“Di ko pa kilala sarili ko. Well, I guess that’s part of being young and yah that’s one of my aha moments. Kulang pala yung time bigay sa sararli ko para kilalangin sarili ko.” (“I don’t know myself yet. Well, I guess that’s part of being young and yah that’s one of my aha moments. I didn’t give myself enough time to get to know myself.”)
What an amazing insight from a Gen Z participant in one of my recent workshops!
The theme was core values; the principle was “core values express your identity” so I threw the question “So who are you?” Little did I know when I asked people to share their aha moments, this fellow opened up, something which he doesn’t usually do, as he is well known in the office to be the very silent type.
1. Contrary to Simon Sinek, you don’t start with WHY. You start with WHO. How you see yourself shapes your values, purpose, character, behavior, and eventually, destiny.
2. We are all living out our identities. The real question is if we are aware of our identities… or if we are just drifting through life day after day, doing little more than consuming space and resources.
3. Yes, the younger you are, the more you need to reflect on your identity. It would be tragic to be old and grey but you look at the mirror and see a complete stranger.
4. It is never too late to figure out who you are and who you want to be. And our ideas of self-identity will likely evolve and mature over time. I know that I am not the same Nelson Dy ten, twenty, or thirty years ago.
5. Last, we need an identity that is independent of what we do and unshakeable no matter what happens around us. I found my identity as a child of God, that I am God’s beloved, that whether I lose my job, my health, my possessions. my identity is still intact.
So, have you spent time exploring who you are?
There is a catching phrase in today’s passage. It is “out of His glorious riches”.
We usually think of God strengthening us with His power and through His Spirit. But this verse bids us to take one step backward, which is to realize that the power we receive is out of His glory.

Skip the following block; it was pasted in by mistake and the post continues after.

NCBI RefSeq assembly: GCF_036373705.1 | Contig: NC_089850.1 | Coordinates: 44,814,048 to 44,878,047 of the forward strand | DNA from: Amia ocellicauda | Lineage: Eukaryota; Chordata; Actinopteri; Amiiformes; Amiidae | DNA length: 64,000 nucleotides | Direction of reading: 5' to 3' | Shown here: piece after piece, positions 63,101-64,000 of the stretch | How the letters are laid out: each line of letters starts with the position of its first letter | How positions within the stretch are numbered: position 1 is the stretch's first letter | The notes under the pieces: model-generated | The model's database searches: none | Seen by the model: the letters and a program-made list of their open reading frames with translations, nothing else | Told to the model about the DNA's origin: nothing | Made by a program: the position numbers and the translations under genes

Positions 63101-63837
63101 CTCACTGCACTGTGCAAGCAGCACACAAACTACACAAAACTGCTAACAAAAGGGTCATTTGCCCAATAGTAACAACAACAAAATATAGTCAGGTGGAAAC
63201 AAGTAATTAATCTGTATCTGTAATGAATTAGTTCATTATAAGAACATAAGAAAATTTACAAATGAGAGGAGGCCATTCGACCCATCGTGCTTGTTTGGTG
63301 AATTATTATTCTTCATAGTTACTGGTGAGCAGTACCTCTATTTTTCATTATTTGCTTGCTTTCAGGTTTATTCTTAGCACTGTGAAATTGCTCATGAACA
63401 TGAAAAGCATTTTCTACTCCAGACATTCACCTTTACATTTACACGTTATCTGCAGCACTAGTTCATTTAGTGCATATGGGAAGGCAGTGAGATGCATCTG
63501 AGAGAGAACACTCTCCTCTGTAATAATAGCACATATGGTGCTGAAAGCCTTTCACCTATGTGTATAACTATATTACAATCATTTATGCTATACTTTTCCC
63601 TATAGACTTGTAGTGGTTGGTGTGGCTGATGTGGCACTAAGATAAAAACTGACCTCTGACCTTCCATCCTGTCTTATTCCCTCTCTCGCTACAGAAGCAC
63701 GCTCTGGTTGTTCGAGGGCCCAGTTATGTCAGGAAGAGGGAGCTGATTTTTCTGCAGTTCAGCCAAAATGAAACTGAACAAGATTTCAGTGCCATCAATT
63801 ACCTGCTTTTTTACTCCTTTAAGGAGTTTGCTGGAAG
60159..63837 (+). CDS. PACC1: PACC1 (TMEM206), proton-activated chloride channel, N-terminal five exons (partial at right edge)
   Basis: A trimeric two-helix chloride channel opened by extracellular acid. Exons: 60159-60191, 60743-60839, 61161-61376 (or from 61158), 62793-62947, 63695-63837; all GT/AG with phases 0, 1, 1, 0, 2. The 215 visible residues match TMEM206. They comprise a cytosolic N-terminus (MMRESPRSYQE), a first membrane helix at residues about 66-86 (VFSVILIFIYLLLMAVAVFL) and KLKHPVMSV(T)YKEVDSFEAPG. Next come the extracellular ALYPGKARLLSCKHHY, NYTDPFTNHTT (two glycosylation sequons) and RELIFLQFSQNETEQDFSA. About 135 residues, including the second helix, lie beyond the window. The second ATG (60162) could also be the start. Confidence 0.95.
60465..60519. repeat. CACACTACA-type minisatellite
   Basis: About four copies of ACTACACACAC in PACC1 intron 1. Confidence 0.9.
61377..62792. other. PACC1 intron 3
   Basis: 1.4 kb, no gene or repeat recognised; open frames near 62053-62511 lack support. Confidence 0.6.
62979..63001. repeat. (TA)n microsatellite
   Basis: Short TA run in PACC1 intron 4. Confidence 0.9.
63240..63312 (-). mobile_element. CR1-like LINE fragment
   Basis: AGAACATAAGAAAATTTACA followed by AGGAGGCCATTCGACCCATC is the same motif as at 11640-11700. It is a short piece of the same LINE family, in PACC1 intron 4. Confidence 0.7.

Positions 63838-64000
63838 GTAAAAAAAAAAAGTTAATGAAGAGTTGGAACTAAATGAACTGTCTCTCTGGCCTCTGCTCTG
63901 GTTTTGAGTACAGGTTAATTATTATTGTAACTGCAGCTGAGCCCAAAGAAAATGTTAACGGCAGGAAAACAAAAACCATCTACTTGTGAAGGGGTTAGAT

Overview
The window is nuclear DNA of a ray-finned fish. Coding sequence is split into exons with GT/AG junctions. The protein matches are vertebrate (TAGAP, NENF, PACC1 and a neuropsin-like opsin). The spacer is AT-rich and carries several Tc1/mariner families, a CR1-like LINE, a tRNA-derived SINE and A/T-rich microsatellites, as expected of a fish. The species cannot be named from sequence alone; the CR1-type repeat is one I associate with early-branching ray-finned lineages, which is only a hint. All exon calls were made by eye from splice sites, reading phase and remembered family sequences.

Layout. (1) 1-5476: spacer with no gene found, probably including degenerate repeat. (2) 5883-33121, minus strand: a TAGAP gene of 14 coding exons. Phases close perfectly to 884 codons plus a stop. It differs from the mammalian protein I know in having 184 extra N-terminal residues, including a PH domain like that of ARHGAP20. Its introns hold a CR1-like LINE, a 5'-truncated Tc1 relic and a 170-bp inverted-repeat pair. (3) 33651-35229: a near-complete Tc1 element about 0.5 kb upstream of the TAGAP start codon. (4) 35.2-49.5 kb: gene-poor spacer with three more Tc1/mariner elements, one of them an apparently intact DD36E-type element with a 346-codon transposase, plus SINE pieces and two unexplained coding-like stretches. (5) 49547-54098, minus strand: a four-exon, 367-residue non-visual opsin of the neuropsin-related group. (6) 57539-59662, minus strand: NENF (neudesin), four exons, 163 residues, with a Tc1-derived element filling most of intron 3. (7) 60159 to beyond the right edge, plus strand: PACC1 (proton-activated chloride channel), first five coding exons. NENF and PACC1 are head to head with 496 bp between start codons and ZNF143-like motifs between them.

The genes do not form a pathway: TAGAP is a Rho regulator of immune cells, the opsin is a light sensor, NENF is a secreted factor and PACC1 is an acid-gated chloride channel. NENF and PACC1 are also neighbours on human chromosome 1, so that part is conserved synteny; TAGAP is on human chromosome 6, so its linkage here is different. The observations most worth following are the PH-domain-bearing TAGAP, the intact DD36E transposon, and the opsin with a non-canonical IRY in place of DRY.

And not only glory, but riches of His glory. We can think of people with meager glory, but of an infinite God with infinite glory? That would stagger our imagination.
And THAT is where our power will come from. With this astounding insight, we are encouraged to endure any hardship, love any person, and labor in His Kingdom.
Have a great day ahead!
I was coaching a business leader who had problems getting his points across.
“I don’t understand it,” he vented his frustration, “I gave my team all what they needed to know and told them what to do, but there were times I got wrong reports, missed deadlines, and stalled projects. What’s wrong with those people? Weren’t they paying attention to what I was saying?”
I had to gently remind him that in this coaching conversation, we were working on him, not on other people. So I probed, “What do you think you can do differently?”
It took a while, but he grew to realize that just because he was speaking, he assumed that he was understood. This illustrated the difference between information and communication.
I love what journalist Sydney L. Harris said, “Information is giving out and communication is getting through.” Too many times, we know what we mean but forget that the other person does not know what we mean (unless, of course, he’s a mind-reading Professor X).
The business leader became aware that although he was giving out data, timetables, and directives, he was not getting through as to the goals, priorities and expectations.
A 360 on him revealed that sometimes he was ambiguous (“Boss, do you mean that I follow up with John or wait for him to update me?”) and inconsistent (“But boss, yesterday you told me to prioritize A. Now you’re telling me to finish B first”).
Worst, he relied heavily on a Viber chat group, where his staff could not tell his vocal tone or body language. Sometimes, his words came across as abrasive or dismissive, which sunk morale. For this, the leader came to learn the difference between intent and impact.
Once the leader focused on communicating – not merely spouting facts or barking orders – did the office run more efficiently. Among his new-found techniques were:
· Talking to them face-to-face as much as possible
· Asking the listener if he needed to clarify some details
· Being mindful of potentially ambiguous words… and gestures
· Taking responsibility for the confusion, rather than blame-shifting on the listener
· Welcoming questions and feedback from his staff
Do you want to be a clearer communicator? Take it from the business leader: it is not what is said; it is what is understood.
“What did I do to deserve this?”
“How can I make it through?”
“What’s in it for me?”
These are some of the questions I imagine coursing through the minds of people going through major difficulties.